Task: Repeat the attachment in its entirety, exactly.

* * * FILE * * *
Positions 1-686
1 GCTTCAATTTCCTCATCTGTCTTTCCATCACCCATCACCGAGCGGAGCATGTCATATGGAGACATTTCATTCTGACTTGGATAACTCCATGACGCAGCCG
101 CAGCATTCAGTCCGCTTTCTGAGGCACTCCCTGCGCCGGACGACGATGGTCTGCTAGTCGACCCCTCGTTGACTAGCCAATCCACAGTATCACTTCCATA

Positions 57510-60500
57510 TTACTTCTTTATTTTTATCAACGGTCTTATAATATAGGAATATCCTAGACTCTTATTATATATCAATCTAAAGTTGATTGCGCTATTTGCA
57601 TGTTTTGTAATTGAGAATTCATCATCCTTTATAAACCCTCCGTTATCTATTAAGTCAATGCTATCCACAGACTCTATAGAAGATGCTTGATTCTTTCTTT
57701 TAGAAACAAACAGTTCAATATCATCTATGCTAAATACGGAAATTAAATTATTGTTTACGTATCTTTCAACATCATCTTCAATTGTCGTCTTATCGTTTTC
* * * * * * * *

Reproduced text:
Positions 1-686
1 GCTTCAATTTCCTCATCTGTCTTTCCATCACCCATCACCGAGCGGAGCATGTCATATGGAGACATTTCATTCTGACTTGGATAACTCCATGACGCAGCCG
101 CAGCATTCAGTCCGCTTTCTGAGGCACTCCCTGCGCCGGACGACGATGGTCTGCTAGTCGACCCCTCGTTGACTAGCCAATCCACAGTATCACTTCCATA

Positions 57510-60500
57510 TTACTTCTTTATTTTTATCAACGGTCTTATAATATAGGAATATCCTAGACTCTTATTATATATCAATCTAAAGTTGATTGCGCTATTTGCA
57601 TGTTTTGTAATTGAGAATTCATCATCCTTTATAAACCCTCCGTTATCTATTAAGTCAATGCTATCCACAGACTCTATAGAAGATGCTTGATTCTTTCTTT
57701 TAGAAACAAACAGTTCAATATCATCTATGCTAAATACGGAAATTAAATTATTGTTTACGTATCTTTCAACATCATCTTCAATTGTCGTCTTATCGTTTTC